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From Head to Toe by Eric Carle

From Head to Toe by Eric Carle

Lesson Summary

  • Learn a sequential warm-up using different parts of the body.
  • Build confidence in students with “I can do it” statements.
  • Create an “I can” sentence dance.

Lesson Plan and Procedure

Lesson Key Facts

  • Grade(s): K, 1
  • Subject(s): Dance, English Language Arts
  • Duration of lesson: 30-60 minutes
  • Author(s): Miriam Bowen

Note: Print out “I can__________.” word strips for each student. Copy and cut out a set of the movement words found in the "Equipment and Materials Needed" section and create a word wall. 

Movement Exploration

Read the book From Head to Toe with your students. Each page will introduce a different animal, identify a certain body part, and show how to move.

Teacher: Can you do it? 

Ask this question at the end of each page. In each case, have the students declare, “I can do it!” 

Fists      Miriam reading a book

Then have them do the particular movement. The book is sequential from head to toe. You may use a drum or your own voice cue to do the particular movement.

After moving as the animal does, encourage further movement exploration.

Teacher: Are there other ways you can move?

The following are examples of ways you can coach further exploration.

Teacher: Turn your head like you're giving a silent no. Nod your head up and down like you're giving a silent yes.

BisonTeacher: Like a buffalo, we raise our shoulders up and down. Let’s try circling our shoulders from forward to back, and then from back to front.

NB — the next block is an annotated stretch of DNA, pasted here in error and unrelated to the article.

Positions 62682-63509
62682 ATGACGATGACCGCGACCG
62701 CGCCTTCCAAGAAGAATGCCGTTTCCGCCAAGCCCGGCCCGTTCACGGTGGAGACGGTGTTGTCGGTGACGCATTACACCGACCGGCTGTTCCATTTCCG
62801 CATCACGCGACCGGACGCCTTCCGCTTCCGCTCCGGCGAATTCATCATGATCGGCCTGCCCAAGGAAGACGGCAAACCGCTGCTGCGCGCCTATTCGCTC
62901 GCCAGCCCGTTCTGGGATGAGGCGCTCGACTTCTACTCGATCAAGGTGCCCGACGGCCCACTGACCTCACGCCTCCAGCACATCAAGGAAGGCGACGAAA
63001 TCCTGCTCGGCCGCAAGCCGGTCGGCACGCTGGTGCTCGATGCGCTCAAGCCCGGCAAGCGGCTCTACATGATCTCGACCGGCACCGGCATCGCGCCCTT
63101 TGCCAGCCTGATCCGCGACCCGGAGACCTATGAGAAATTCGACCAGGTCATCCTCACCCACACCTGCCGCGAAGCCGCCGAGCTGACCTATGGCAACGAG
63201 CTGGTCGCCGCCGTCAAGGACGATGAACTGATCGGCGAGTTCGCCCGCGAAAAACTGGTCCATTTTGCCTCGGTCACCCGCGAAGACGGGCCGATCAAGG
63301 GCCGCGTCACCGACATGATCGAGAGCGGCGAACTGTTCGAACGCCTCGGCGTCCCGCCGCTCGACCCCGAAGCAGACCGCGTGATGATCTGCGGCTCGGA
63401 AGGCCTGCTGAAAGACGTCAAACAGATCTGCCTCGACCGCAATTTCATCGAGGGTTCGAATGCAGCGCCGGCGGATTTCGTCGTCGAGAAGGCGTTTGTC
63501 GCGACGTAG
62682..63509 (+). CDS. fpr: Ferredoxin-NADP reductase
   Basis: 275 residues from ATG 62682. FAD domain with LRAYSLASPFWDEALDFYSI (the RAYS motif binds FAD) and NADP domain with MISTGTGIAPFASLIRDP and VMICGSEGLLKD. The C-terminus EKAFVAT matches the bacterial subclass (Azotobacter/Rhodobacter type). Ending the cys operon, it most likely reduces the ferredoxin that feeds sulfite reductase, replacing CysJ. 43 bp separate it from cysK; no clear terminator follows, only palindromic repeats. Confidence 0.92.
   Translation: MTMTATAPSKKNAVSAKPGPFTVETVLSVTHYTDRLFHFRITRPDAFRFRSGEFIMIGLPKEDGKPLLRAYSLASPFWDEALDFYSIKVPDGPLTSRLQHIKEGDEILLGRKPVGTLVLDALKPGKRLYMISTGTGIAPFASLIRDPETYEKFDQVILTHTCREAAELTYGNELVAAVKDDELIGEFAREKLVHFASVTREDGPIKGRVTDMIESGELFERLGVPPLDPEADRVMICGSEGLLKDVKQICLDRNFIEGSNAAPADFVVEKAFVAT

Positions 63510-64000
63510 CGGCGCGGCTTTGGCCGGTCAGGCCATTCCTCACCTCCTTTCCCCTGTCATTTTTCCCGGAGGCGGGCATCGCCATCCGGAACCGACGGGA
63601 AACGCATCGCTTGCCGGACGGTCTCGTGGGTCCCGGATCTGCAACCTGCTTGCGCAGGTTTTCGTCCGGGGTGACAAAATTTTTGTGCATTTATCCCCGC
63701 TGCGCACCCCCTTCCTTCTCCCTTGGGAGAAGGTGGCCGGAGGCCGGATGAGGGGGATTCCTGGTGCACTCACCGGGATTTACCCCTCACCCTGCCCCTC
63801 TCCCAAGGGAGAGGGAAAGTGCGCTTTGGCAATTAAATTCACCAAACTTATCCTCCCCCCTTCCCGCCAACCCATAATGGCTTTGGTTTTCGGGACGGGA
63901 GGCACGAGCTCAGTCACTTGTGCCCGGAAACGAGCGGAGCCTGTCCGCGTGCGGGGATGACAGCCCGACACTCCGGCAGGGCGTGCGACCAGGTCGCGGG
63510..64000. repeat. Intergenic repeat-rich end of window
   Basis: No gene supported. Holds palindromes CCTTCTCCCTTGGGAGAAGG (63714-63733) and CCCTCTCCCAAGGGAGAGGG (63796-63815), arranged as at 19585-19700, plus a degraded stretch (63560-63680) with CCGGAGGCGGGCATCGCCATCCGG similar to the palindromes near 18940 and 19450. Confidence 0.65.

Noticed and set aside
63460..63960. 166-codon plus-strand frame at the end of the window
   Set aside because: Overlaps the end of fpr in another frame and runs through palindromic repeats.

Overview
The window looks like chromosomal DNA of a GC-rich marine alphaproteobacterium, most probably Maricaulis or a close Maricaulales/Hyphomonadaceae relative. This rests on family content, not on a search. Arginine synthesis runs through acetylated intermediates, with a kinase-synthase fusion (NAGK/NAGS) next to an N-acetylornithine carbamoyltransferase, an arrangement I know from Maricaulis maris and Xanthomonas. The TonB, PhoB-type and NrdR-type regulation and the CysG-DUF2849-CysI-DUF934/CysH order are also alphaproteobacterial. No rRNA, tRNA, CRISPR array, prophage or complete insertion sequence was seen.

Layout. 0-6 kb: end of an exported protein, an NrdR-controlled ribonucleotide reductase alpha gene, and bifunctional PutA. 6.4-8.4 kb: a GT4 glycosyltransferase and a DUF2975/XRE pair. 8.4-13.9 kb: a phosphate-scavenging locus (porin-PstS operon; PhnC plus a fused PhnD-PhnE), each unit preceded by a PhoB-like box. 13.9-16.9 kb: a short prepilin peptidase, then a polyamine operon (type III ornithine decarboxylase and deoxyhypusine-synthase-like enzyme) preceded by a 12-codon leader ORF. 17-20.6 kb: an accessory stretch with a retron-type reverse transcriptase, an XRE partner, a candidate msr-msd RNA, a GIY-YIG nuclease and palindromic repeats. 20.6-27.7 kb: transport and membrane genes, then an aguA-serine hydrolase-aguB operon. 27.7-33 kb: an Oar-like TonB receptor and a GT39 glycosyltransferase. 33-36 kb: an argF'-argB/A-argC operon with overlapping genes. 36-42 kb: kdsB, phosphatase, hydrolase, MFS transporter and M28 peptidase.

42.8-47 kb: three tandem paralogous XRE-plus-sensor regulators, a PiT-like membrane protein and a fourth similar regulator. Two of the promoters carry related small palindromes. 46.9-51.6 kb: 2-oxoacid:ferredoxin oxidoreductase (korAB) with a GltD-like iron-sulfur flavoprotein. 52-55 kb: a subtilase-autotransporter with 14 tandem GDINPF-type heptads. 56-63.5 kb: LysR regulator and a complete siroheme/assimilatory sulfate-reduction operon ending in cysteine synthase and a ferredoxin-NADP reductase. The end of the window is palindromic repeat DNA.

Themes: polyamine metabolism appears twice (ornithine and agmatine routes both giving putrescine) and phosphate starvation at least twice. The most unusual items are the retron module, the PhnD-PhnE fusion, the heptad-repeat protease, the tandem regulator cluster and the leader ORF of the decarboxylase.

Teacher: Lift one shoulder while lowering the other, alternating back and forth. (This is a more difficult challenge.)

Teacher: In addition to waving your arms like a monkey, you could try swinging them down and up or swaying them up and over, like a rainbow in the sky.

Teacher: After clapping your hands like a seal, try using different clapping patterns, snapping your fingers, or imagining your hands are paintbrushes and trying to paint the sky in smooth, stroking patterns.Clapping Hands

Teacher: After arching your back like a cat, let your back sink the opposite way. These motions are yoga positions “cat "and "cow.”

Teacher: Feet can move in many different ways. Try walking, jogging, tiptoeing, jumping, hopping, skipping, galloping, sliding, leaping, or coming up with your own movement. I like to call these “fancy feet” patterns.

Allow time for creative movement exploration, giving positive feedback for students' efforts.

Language Arts Activity

The movement words provided can be used throughout the year to build your students’ dance vocabulary and movement experiences. Choose simple movement words such as wiggle, jump, or march. Have the class move in varied ways, using the movement word as a guide.

Class Dance Sentence

Have students create an “I can” sentence with a movement word. Explain that a sentence must begin with an uppercase letter (capital). To represent the capitalized first word, have the students make a high beginning shape.

Next, have the students demonstrate the movement word you have chosen. Then explain that the sentence must end with a period. To represent the period, have the students curl up in a ball down on the floor.

Put all of this together, beginning with a high body shape, doing the movement word for a few seconds, and ending with a period shape low on the ground.
By putting this sequence together, a class dancing sentence is created. Emphasize that all sentences begin with a capital letter and end with a mark such as a period.

Creating Dance SentencesBoy jumping

The dance sentences can be done in small groups. Have the students choose which of three words they would like to try, and divide them into three groups. 

Take turns having each group try their chosen movement word. Review the structure of a sentence as they create “I can” sentences in individual groups.